From a user perspective, the timeliness of this process ensures data is credible, transparent, and fit for the purpose of creating consistent and reliable benchmarks.
Quote data is used to calculate benchmarks for the 130 less liquid currencies. The data is sourced from financial institutions and brokers, and brought together in Refinitiv Eikon to offer a single source of access. Like transaction data, quote data is validated and processed to provide a single benchmark for each currency.
Methodology is central to the standing of any benchmark. Refinitiv publishes a transparent calculation methodology for WM/Reuters FX benchmarks that aligns with industry standards set out by the International Organization of Securities Commissions (IOSCO).
The same methodology is used for every calculation to provide consistent benchmarks that can be used for many purposes, such as portfolio valuation, performance tracking against indices and peers, and index and financial product creation.
This approach also avoids inconsistency in downstream workflows.
Benchmarks are published both intraday and at closing, with data on the top 25 spot currencies published every half-hour. Data for the remaining 130 currencies are published every hour.
As well as being regulated under EU Benchmark Regulation, WM/Reuters FX benchmarks have a governance wrapper in the shape of an independent oversight committee.
The committee is made up of representatives from the trading platforms used to source data and three independent subject matter experts (SMEs). It meets every six weeks to ensure the benchmarks are compliant with regulation, operating with integrity, and maintaining a methodology and production process that is fit for purpose.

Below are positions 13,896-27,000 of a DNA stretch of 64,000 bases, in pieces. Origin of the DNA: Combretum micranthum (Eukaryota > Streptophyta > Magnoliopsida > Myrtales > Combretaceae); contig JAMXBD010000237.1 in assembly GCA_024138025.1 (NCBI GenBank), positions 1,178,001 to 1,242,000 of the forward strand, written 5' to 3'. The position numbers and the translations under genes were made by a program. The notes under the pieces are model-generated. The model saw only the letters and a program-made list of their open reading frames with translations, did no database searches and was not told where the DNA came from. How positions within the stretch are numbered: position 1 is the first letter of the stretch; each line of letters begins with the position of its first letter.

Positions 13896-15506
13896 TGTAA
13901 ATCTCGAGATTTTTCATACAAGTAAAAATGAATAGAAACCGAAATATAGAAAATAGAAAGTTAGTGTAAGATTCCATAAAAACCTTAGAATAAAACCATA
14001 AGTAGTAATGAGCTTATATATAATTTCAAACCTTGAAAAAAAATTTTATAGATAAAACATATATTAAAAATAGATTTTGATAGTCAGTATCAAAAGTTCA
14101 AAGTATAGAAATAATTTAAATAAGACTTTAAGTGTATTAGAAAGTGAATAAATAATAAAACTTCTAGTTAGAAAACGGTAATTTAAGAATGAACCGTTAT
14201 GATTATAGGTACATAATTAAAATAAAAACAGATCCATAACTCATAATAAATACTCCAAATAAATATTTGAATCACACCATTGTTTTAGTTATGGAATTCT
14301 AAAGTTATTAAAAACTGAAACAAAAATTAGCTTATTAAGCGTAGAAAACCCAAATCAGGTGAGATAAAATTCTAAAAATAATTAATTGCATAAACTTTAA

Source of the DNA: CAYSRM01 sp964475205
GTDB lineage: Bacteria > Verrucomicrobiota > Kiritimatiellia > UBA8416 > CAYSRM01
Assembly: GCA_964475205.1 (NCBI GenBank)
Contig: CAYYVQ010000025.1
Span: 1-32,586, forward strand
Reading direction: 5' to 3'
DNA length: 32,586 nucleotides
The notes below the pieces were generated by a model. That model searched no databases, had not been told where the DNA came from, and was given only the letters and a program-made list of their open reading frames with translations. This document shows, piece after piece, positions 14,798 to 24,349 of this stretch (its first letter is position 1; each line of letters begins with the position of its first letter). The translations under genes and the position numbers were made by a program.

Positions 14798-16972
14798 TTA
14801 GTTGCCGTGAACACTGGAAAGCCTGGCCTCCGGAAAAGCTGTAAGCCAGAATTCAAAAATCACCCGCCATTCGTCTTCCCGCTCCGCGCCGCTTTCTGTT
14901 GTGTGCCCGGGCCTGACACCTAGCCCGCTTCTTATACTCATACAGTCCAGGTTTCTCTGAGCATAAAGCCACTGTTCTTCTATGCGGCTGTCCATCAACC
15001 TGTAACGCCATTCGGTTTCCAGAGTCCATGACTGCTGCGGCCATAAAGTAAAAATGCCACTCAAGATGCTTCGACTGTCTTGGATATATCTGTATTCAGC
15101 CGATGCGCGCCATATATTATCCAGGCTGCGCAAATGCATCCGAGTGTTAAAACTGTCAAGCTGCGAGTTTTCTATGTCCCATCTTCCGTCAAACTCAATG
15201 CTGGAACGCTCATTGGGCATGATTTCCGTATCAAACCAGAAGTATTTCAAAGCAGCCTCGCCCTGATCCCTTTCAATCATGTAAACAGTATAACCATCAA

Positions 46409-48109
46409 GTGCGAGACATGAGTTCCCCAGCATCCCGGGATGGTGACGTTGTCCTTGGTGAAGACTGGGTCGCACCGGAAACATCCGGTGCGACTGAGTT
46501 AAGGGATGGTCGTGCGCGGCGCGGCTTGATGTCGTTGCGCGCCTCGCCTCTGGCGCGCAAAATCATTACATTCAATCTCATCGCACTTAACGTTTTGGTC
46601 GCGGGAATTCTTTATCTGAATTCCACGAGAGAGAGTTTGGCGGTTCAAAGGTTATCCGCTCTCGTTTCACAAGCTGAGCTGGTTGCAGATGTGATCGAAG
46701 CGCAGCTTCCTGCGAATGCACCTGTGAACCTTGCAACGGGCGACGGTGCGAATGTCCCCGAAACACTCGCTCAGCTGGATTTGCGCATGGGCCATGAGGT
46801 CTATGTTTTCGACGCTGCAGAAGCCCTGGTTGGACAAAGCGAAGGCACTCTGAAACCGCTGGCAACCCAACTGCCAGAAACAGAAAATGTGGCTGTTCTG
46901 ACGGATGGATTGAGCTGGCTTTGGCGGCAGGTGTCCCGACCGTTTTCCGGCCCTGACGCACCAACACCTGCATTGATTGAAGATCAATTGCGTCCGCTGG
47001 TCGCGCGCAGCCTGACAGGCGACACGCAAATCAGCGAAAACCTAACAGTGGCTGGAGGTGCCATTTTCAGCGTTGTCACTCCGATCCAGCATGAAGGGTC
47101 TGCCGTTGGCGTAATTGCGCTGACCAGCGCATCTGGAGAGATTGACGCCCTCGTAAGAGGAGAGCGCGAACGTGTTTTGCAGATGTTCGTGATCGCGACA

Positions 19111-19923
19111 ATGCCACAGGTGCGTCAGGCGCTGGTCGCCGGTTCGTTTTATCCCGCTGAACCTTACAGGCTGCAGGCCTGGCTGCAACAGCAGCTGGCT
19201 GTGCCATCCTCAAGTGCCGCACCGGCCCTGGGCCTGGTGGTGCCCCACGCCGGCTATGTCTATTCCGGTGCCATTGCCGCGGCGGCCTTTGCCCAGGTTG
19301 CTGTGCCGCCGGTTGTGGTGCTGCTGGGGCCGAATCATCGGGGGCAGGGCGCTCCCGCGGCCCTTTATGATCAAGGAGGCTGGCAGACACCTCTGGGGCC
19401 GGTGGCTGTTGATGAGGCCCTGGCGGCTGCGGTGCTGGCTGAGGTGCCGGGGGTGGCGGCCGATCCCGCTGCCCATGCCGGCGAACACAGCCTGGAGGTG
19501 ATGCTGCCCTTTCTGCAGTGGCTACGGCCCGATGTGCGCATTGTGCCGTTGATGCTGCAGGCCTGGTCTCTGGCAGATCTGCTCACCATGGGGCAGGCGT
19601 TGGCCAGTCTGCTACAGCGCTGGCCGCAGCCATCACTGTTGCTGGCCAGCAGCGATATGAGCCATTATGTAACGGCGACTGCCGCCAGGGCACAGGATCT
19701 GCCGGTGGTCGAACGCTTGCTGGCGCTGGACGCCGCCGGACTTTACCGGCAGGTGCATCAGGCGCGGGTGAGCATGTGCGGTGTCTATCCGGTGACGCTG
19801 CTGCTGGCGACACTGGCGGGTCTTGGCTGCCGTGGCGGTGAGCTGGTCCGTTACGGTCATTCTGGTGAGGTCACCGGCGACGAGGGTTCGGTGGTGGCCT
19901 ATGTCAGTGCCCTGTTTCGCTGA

The benchmarks are also part of Refinitiv Benchmark Services Limited (RBSL), which is designated as a benchmark administrator by the UK Financial Conduct Authority (FCA).
Refinitiv is atypical in the benchmark space in offering accessibility to its solutions with no limitations.
WM/Reuters FX benchmark data is available on Eikon, through Refinitiv’s financial data feeds, and via a growing group of third-party market data vendors, including Bloomberg, ICE, IHS Markit, and SIX.
It is vital for banks and other market participants to have confidence in a standardized, quality controlled, and accurate representation of the FX market at specific points in time.
Refinitiv works with both sell-side and buy-side customers across the benchmark process to ensure user confidence. Its SMEs also work with customers to confirm the benchmarks are appropriate for all and discuss enhancements and changes. However, regulation requires that any proposed changes to the benchmarks must be put out for public consultation.
As in other areas of its business, Refinitiv plans to continue to build out its customer engagement and user groups to support further development of the WM/Reuters FX benchmarks.
With its FX benchmarks established in the market, Refinitiv is planning the next steps in the development of WM/Reuters FX benchmarks.
Among them are engagement on the benchmark methodology to ensure its appropriateness in a market moving towards more passive investment, a trading environment changing as a result of regulatory scrutiny; and a customer base pursuing digital transformation.